A 4-year-old female gray wolf emerges from her cage as it released at Isle Royale National Park in Michigan, Sept. 26, 2018. Credit: National Park Service via AP

WASHINGTON — Three months after a U.N. report warned that 1 million species face extinction due to human activity, the Trump administration on Monday finalized rule changes to the Endangered Species Act that make it harder to protect plants and animals whose populations are in serious decline.

The rules were changed as part of President Donald Trump’s mandate to scale back government regulations on behalf of businesses. In that vein, language in the act that required officials to rely heavily on science when considering to list a species as threatened or endangered regardless of economic impact was removed.

Potential threats to business opportunities and other costs of listing a species must now be considered and shared with the public. Officials said those considerations would not affect listing decisions.

The administration will also shrink the number of habitats set aside for threatened wildlife. Currently, land that plants and animals occupy is set aside for their protection, in addition to areas they once occupied but abandoned.

For the threatened species, unoccupied habitat might not be protected, opening it up for oil and gas exploration or other forms of development.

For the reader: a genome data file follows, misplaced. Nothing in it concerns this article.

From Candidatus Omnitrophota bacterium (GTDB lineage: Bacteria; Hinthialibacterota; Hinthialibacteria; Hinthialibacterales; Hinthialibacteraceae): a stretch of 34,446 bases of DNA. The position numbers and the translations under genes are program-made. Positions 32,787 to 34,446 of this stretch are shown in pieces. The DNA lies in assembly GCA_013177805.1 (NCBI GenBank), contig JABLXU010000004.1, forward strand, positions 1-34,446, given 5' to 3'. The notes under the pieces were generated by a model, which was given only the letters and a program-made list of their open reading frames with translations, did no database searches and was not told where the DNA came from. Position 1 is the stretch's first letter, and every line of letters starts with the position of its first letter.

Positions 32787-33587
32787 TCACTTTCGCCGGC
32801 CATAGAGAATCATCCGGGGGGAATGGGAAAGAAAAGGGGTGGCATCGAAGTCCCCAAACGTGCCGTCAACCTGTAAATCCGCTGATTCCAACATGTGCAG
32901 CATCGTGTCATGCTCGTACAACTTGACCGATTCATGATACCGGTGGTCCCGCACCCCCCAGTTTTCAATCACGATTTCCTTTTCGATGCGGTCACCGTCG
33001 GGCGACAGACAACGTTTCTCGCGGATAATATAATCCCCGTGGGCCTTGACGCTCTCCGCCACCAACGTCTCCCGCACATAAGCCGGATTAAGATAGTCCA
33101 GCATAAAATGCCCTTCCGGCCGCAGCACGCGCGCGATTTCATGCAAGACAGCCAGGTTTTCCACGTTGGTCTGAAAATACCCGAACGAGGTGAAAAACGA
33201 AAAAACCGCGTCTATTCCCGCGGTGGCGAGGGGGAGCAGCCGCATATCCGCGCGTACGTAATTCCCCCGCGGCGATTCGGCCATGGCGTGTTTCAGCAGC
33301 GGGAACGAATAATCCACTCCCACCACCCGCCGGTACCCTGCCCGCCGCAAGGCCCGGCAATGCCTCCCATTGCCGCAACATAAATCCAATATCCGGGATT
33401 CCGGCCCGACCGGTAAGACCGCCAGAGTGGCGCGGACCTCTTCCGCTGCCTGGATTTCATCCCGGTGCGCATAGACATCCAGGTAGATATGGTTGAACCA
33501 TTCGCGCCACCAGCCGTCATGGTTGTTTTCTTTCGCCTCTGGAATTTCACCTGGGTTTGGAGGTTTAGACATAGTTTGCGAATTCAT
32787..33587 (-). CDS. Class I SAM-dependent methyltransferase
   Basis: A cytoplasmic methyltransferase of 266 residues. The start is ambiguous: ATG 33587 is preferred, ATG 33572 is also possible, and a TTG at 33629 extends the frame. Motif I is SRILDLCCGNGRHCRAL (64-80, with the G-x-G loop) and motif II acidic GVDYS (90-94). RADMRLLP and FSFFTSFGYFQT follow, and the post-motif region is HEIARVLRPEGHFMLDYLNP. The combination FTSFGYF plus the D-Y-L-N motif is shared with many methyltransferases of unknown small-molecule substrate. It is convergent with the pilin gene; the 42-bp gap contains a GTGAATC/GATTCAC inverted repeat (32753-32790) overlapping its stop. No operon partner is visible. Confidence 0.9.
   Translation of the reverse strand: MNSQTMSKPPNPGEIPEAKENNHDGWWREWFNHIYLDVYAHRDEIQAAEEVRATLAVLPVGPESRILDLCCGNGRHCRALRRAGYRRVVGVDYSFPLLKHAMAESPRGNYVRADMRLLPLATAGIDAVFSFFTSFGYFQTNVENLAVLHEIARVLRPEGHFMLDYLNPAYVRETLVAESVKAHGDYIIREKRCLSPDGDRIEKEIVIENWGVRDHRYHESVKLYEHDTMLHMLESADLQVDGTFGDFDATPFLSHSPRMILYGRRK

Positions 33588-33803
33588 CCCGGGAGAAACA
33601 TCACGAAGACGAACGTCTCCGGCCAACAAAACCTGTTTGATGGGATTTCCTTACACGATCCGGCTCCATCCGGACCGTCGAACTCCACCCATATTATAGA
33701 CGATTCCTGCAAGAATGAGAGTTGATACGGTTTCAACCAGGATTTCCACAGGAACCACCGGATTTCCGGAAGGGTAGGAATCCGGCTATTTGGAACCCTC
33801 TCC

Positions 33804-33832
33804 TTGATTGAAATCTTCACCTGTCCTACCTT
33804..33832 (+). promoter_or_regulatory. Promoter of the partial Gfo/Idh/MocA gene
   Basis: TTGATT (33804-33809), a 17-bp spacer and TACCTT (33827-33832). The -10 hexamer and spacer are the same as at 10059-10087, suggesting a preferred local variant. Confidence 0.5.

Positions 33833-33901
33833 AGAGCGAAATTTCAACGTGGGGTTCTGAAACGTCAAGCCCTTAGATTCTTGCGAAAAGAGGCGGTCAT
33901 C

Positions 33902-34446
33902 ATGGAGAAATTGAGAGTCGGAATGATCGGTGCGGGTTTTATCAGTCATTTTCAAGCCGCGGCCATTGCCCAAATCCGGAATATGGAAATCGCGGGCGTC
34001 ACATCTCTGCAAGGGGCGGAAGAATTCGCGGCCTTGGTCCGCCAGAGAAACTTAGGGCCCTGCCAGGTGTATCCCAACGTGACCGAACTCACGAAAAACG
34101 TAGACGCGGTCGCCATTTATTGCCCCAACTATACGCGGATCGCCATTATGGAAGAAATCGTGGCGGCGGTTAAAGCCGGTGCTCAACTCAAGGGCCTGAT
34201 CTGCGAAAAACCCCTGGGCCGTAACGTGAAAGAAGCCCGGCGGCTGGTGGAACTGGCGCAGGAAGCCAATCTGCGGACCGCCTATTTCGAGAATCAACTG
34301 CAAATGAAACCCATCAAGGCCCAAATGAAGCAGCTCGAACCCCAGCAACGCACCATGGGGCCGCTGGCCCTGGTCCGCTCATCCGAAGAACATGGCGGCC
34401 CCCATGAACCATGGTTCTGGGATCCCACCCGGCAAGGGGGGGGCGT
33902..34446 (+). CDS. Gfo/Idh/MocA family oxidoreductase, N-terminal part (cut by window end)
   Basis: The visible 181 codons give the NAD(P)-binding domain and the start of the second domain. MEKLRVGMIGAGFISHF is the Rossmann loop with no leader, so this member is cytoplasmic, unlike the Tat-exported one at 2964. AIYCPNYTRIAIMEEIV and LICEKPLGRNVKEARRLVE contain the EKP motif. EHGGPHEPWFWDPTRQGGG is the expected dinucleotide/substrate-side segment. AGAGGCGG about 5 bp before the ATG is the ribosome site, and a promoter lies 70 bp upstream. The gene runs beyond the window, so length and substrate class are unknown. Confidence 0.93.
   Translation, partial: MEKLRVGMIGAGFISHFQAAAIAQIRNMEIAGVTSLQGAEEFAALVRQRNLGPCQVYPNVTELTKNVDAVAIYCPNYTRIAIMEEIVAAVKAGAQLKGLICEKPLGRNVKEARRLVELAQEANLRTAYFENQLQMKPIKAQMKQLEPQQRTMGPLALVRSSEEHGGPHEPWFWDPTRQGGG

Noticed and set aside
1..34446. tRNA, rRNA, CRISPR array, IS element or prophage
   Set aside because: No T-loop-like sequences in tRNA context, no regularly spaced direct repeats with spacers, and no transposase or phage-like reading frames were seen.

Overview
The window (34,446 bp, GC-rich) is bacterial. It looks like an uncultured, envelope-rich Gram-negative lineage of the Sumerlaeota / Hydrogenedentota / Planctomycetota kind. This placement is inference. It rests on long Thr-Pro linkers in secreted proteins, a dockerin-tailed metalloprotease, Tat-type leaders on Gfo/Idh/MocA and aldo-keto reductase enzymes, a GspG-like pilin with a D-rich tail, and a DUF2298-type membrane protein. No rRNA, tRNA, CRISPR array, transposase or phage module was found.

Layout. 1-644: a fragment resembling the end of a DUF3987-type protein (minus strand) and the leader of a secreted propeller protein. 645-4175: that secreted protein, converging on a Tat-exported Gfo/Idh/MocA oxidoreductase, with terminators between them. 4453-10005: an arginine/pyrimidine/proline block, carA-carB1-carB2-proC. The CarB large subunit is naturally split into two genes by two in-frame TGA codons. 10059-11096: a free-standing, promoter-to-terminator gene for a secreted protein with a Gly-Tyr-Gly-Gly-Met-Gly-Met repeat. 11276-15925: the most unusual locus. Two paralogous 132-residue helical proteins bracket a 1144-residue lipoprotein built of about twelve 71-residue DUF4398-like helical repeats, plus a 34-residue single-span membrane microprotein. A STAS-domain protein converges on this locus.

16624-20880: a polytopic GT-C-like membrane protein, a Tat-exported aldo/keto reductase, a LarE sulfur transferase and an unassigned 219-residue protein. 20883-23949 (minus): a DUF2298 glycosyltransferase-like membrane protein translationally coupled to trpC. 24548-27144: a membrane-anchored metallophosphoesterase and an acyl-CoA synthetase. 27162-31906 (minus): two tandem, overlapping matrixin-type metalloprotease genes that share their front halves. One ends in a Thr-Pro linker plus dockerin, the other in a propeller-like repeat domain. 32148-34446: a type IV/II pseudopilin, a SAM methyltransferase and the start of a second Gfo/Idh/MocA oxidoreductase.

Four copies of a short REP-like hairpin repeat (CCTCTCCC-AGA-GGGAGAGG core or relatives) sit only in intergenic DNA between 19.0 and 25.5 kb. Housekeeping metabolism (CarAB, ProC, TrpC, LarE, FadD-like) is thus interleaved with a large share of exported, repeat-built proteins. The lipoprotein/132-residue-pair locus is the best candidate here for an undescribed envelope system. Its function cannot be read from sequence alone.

Conservationists and some politicians decried the changes as a major rollback of the 46-year-old law credited with saving the bald eagle, grizzly bear, humpback whale, American alligator and Florida manatee from extinction.

“Today, the Trump administration issued regulations that take a wrecking ball to one of our oldest and most effective environmental laws, the Endangered Species Act,” Sen. Tom Udall, D-New Mexico, said in a statement. “As we have seen time and time again, no environmental protection — no matter how effective or popular — is safe from this administration.”

In May, a U.N. report on world biodiversity found that 1 million plant and animal species are on the verge of extinction, with alarming implications for human survival.

The report, written by seven experts from universities across the world, directly linked the loss of species to human activity and showed how those losses are undermining food and water security, along with human health.

More plants and animals are threatened with extinction now than at any other period in human history, the report said.